Microsoft's chief XNA architect J Allard is set to give a keynote address at the Game Developers' Conference in San Francisco this March, in a session titled "The Future of Games: Unlocking the Opportunity".
Allard is the first keynote speaker of the conference to be announced, and will take the stage at 10.30am on Wednesday, March 9th - but his presence at the event actually puts a dampener on the chances of Xbox 2 being unveiled there.
His keynote is described in somewhat vague terms - it promises to talk about "pushing the industry forward" and using new technology to revolutionise game development and the gaming experience - but it's generally believed that the unveiling of Xbox 2 would only be performed by Microsoft's very top executives.
Of course, Allard's presence on the keynote track doesn't in any way rule out the possibility of a presentation by CEO Steve Ballmer or, more likely, chairman Bill Gates, before the conference opens its doors.
Past history is on the side of this argument - GDC was the place where Bill Gates originally unveiled the Xbox and Microsoft's first steps into the console industry - but the timing may not fit for the company.
Sony has hinted broadly that it will make an announcement related to PlayStation 3 by the end of its financial year in March, with early dev kits also expected to ship in that timeframe, and indeed the GDC Programming track includes a developer introduction to the Cell microprocessor which will power the PS3.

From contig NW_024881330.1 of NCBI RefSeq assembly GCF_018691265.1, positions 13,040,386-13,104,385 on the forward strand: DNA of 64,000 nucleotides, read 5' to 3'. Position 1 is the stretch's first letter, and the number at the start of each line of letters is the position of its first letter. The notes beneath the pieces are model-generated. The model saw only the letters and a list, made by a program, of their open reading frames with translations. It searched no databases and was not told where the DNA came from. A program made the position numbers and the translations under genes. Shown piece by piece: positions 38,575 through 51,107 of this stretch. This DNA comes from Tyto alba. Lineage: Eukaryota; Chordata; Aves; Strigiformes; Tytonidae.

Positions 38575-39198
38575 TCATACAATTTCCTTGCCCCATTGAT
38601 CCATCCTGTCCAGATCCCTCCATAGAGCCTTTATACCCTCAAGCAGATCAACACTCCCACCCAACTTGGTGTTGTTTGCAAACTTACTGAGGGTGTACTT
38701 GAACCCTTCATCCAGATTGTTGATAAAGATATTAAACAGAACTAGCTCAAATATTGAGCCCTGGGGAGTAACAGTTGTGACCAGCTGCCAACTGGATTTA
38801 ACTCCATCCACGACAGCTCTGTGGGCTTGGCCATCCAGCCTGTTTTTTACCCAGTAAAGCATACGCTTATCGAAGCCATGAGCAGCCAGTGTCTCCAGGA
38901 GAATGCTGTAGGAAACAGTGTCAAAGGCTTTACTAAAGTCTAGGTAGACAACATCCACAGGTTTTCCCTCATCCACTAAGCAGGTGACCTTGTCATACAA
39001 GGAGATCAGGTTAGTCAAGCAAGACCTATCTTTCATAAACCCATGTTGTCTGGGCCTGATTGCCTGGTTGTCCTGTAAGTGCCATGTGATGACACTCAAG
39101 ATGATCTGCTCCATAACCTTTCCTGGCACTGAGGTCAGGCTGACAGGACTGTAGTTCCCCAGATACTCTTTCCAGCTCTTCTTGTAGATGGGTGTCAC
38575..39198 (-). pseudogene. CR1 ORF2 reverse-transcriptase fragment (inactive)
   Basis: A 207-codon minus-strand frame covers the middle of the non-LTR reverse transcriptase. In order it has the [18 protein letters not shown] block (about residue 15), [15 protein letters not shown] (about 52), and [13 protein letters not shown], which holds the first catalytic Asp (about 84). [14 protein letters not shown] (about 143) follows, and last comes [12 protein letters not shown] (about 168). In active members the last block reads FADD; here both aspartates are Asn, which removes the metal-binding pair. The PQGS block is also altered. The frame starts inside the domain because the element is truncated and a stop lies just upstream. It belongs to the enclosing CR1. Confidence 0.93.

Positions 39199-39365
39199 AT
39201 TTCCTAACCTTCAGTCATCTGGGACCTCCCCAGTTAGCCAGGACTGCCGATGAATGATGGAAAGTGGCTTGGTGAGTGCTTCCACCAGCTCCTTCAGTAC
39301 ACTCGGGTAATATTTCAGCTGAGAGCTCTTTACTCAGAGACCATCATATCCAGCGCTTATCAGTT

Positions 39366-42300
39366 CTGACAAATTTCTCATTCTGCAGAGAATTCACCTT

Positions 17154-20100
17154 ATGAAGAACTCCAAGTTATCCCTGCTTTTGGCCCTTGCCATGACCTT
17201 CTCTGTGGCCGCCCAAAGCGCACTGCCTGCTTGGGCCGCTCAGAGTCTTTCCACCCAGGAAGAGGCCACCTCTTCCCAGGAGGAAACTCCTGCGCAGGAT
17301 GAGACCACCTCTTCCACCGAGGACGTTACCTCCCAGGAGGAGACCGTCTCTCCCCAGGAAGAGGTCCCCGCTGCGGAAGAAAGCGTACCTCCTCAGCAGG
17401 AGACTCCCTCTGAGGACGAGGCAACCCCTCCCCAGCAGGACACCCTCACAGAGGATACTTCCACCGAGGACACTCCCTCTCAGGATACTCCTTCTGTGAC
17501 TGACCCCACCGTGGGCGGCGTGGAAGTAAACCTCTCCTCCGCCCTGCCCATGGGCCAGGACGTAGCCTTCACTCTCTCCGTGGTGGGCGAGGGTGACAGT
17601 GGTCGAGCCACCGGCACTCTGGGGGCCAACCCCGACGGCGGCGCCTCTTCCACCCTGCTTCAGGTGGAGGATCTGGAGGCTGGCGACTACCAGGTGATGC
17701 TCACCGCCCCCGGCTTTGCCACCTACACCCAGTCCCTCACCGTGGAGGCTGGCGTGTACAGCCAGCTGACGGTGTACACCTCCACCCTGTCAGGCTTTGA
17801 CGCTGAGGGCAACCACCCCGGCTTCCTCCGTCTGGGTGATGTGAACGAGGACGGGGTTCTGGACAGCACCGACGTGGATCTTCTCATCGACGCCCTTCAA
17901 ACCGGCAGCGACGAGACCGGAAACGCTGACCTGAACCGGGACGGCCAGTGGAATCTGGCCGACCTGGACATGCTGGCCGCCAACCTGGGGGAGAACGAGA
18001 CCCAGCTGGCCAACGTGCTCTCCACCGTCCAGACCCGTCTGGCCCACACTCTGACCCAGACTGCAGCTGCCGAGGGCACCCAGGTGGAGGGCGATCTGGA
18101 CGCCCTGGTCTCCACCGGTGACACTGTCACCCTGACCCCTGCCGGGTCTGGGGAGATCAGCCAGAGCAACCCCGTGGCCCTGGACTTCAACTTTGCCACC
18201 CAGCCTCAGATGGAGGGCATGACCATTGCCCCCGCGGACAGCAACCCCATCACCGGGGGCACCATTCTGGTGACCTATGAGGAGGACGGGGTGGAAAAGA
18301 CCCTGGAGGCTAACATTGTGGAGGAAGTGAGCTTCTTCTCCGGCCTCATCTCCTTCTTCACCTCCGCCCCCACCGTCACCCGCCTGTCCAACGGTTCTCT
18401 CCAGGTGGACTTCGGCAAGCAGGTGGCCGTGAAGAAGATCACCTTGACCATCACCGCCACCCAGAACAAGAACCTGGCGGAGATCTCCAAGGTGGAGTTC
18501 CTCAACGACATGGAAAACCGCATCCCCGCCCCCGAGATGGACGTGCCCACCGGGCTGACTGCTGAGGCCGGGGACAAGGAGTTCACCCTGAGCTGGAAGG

Microsoft, with a console launch supposedly planned for the third quarter of this year, is running quite a short gap between announcing its hardware and releasing it - but a popular theory suggests that it may be hoping for Sony to blink first so that it can make last-minute adjustments to the Xbox 2 in order to match key elements of the PS3's specification such as memory and storage.
Either way, all three console manufacturers are expected to unveil their hardware either at or before E3 in mid-May - although just how far into development the units will be at that stage is in question. If Xbox 2 is to launch in September, playable software at E3 is a must, whereas PlayStation 3 and Revolution, both on 2006 launch timescales, have a little more breathing room - and just as well, since third party developers have yet to see even prototype dev kits for either system.